A Doll's House
A Comparison of Female Leads: Agnès and Nora College
Moliere’s The School for Wives and Ibsen’s A Doll’s House were written centuries apart, but both have plots that feature women in less-than-ideal situations that defy social norms in order to get out of it. School for Wives is a comedy, and A Doll’s House is a drama, yet comparisons between the two reveal strong similarities regarding themes of deception, defiance, and love, or the lack of it. They are plays about the gap between expectation and reality when it comes to love and marriage. They are about men who expect submission, fragility, and naivety from their wives, and are shocked and upset when they are faced with anything contrary to their expectations. Ultimately, the women in both plays get the chance to break through the strict rules of femininity set upon women at the time. What makes these two plays different is the way that this self-actualization comes to these women and how much they sacrifice to get it.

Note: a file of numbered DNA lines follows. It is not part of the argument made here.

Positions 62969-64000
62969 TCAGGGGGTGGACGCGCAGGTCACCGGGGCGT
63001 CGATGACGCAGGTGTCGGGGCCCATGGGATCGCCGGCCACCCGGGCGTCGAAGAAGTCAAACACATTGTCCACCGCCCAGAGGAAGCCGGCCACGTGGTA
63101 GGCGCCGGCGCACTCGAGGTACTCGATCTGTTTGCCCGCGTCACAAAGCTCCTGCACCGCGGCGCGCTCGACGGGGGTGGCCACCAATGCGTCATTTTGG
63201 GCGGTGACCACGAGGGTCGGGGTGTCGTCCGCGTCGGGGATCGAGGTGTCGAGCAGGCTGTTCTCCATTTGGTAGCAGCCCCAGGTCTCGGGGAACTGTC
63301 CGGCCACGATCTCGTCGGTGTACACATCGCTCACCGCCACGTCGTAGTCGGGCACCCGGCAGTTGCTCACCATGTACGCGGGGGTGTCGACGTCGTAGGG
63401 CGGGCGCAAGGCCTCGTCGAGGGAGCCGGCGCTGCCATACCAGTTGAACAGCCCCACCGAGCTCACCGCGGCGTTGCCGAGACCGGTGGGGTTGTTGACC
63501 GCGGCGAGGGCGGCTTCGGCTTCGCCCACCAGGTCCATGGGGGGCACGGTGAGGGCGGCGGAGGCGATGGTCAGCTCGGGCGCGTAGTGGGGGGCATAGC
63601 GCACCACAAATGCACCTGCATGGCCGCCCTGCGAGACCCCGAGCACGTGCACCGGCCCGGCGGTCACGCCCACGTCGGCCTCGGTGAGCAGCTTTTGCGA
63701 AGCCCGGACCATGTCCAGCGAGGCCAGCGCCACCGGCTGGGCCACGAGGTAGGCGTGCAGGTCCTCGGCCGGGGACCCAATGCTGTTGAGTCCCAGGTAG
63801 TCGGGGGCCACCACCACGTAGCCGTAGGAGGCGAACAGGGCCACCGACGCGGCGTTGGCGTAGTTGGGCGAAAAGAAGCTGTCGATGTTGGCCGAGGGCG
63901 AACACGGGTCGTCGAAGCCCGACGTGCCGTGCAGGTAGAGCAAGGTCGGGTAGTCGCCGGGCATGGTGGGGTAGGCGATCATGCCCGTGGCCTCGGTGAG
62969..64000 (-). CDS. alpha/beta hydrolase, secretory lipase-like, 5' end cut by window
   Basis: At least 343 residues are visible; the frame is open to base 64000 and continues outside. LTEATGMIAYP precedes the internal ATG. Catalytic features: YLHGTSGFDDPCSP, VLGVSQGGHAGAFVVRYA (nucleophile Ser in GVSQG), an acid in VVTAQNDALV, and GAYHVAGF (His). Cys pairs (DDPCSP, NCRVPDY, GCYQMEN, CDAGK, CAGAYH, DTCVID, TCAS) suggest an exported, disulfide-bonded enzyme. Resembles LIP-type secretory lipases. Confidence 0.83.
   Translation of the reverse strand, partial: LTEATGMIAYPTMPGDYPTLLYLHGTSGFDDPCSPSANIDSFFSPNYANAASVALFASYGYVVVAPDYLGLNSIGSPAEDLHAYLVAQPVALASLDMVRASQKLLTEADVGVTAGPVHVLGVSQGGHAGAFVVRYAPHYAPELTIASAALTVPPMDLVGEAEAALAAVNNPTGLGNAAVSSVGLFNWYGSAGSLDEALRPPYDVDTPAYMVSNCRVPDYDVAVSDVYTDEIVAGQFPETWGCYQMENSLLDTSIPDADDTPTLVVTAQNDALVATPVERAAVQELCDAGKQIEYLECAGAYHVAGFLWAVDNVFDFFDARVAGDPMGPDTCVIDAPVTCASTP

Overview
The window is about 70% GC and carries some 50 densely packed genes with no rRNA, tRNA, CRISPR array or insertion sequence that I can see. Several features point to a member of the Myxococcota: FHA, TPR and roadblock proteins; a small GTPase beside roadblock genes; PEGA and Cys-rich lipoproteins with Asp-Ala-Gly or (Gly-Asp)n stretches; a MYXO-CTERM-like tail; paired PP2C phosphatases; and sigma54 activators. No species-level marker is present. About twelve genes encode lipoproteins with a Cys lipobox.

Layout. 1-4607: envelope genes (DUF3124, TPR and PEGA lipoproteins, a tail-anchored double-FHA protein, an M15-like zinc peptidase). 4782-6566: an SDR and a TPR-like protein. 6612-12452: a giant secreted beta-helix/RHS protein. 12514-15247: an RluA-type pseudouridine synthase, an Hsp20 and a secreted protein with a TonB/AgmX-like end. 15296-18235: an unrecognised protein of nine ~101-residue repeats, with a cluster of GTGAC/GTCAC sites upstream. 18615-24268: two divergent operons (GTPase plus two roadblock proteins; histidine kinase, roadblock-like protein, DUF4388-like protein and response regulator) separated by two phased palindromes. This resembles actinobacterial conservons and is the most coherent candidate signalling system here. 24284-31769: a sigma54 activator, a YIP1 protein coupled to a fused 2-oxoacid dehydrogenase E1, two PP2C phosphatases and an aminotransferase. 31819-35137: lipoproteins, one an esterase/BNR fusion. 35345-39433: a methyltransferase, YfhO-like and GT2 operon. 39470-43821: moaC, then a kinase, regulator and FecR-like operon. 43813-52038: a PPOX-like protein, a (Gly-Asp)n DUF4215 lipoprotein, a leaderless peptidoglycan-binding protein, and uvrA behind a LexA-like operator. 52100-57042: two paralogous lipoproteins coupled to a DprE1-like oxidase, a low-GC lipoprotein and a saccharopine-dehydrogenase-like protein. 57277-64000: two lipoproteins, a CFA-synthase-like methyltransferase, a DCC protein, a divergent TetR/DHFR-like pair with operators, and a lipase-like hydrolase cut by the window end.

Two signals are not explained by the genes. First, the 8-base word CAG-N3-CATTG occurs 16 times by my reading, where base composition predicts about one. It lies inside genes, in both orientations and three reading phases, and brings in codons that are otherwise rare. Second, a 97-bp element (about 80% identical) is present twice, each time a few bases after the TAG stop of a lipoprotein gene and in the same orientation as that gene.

According to both plays, an ideal wife should honor and obey their husbands, because their husbands are the ones who are supposed to educate them. Education is a key plot point in both plays. The central female, Agnès, in Molière’s The School for Wives, is expected by Arnolphe to read and obey The Maxims of...
Join Now to View Premium Content
GradeSaver provides access to 1174 study guide PDFs and quizzes, 9057 literature essays, 2374 sample college application essays, 399 lesson plans, and ad-free surfing in this premium content, “Members Only” section of the site! Membership includes a 10% discount on all editing orders.
Already a member? Log in